Q&A Brexit: A guide to Britain's EU drama

By Adam Taylor

Britain's Prime Minister, David Cameron, 2nd left, speaks to supermarket employees during a visit with former Deputy Labour Party leader, Harriet Harman, left, in Hayes, London. Photo / AP
Britain's Prime Minister, David Cameron, 2nd left, speaks to supermarket employees during a visit with former Deputy Labour Party leader, Harriet Harman, left, in Hayes, London. Photo / AP

On June 23, the British will vote on whether their country should leave the European Union. This move to exit the EU has dominated political discourse in the country over recent months. It is called "Brexit."

Of course, to some outsiders it may well seem like small fry compared with some of the other scary problems facing the world right now.

However, a potential British exit from the EU would have enormous consequences for Europe and, by extension, the world. While the finer details of EU membership being argued over may matter in the immediate term, also at stake is a bigger question about the very nature of European identity and perhaps the future of supranational organisations.

Wait ... could Britain could really leave the EU?

Yes, it really could. The nationwide June vote on Britain's union membership is a referendum on the issue. The results of that vote will determine Britain's continued membership in the EU.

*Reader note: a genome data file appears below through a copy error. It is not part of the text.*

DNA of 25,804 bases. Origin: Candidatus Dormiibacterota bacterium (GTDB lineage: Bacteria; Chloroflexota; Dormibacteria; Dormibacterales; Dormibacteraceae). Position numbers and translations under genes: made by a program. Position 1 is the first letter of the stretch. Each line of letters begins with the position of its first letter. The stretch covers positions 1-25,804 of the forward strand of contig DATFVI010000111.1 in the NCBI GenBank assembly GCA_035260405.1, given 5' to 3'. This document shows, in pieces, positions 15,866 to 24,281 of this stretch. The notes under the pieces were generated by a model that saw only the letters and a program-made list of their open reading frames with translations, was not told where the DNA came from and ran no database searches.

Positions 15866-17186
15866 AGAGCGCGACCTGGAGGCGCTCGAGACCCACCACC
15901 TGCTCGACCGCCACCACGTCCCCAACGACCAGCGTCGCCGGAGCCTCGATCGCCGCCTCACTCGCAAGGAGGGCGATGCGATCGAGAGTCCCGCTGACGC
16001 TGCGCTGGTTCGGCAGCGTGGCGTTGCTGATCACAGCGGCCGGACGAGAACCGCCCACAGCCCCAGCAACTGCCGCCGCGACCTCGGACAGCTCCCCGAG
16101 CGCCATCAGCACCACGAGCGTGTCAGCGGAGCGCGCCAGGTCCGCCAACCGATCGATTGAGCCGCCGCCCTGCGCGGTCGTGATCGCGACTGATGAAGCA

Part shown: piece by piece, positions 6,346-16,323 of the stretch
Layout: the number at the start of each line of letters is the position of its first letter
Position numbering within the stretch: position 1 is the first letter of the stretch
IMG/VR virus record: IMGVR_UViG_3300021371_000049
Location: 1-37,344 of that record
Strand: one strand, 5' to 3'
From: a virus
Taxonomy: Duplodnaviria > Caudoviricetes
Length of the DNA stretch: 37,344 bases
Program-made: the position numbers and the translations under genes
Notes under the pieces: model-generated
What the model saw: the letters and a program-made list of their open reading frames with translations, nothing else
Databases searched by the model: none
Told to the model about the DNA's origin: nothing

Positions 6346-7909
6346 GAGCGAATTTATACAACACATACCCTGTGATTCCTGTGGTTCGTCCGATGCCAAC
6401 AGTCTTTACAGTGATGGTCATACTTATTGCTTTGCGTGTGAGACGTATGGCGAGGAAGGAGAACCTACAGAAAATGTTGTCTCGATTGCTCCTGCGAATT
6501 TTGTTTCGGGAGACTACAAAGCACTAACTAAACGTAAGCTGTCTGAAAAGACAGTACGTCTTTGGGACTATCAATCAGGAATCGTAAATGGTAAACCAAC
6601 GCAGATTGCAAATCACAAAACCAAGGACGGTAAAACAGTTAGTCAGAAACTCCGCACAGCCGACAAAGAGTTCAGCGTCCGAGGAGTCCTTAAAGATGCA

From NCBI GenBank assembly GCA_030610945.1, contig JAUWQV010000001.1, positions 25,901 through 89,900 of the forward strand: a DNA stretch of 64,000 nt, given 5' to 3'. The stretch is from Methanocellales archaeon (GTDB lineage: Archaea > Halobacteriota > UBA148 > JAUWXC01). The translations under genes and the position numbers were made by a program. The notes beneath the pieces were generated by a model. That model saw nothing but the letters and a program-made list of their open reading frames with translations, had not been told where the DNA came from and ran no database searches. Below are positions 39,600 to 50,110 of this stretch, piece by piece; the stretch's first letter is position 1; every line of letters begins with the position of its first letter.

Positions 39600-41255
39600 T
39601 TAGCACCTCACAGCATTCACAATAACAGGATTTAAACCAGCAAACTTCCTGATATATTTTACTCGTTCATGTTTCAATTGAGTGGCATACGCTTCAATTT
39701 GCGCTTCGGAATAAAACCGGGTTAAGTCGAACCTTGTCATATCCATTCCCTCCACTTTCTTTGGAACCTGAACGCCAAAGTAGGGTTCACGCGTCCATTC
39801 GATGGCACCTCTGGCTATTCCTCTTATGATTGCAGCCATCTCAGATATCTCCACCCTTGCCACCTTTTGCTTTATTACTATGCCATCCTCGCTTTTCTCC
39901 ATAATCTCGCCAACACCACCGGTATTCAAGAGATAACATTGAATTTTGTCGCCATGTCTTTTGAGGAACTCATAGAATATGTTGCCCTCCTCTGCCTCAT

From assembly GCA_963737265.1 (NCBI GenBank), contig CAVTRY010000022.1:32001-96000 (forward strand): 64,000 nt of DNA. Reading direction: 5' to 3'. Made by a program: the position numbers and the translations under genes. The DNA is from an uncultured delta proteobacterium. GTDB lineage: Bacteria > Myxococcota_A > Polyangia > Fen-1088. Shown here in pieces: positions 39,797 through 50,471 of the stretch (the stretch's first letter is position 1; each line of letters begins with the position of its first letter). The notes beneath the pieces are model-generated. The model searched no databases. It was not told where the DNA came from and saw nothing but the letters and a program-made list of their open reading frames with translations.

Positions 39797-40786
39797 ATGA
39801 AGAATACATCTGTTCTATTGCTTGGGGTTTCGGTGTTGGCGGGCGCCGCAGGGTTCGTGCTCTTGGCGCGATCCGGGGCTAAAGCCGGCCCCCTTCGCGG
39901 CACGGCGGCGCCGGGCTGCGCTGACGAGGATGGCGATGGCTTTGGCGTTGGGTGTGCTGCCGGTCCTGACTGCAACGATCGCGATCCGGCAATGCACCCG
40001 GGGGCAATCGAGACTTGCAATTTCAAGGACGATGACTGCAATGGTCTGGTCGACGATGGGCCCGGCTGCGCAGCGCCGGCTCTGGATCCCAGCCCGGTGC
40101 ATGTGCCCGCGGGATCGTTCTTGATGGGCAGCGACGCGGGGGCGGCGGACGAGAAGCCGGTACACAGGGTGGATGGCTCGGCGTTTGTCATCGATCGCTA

Whether it actually will is less clear. Looking over the polls, it does appear that the "in" vote has the lead by a slim margin. However, that margin has dramatically declined in recent months, making the election hard to predict.

Who is pushing for a vote to remain "in" the EU?

Most high-level politicians, including Prime Minister David Cameron, Labour leader Jeremy Corbyn, and the leadership of the Liberal Democrats and the Scottish National Party, are supporting the vote to remain in the EU.

Who is pushing for an "out" vote?

Over the past few years, the United Kingdom Independence Party (Ukip) and its idiosyncratic leader, Nigel Farage, have found a modicum of success with an anti-EU. message. While their message was initially somewhat fringe, they have found increasing support from Britain's mainstream Conservative and Labour parties.

Perhaps most notably, a number of top members of the ruling Conservative Government have broken with Cameron on his Brexit policy. Boris Johnson, the colourful former London Mayor, is probably the highest-profile politician to throw his weight behind the "out" campaign.

What does the rest of the world think?

Generally, most foreign leaders have sided with the "in" crowd. Many European leaders, for example, seem concerned about the precedent a Brexit vote might set in the EU. Other foreign leaders, such as US President Barack Obama, have argued that a Brexit would diminish Britain on the world stage and perhaps set off broader chaos.

Obama's intervention in the Brexit debate drew serious anger from some anti-EU-types, with Farage declaring him the "most anti-British American president there has ever been" and Johnson suggesting that Obama's Kenyan heritage made him predisposed to want to see Britain fail.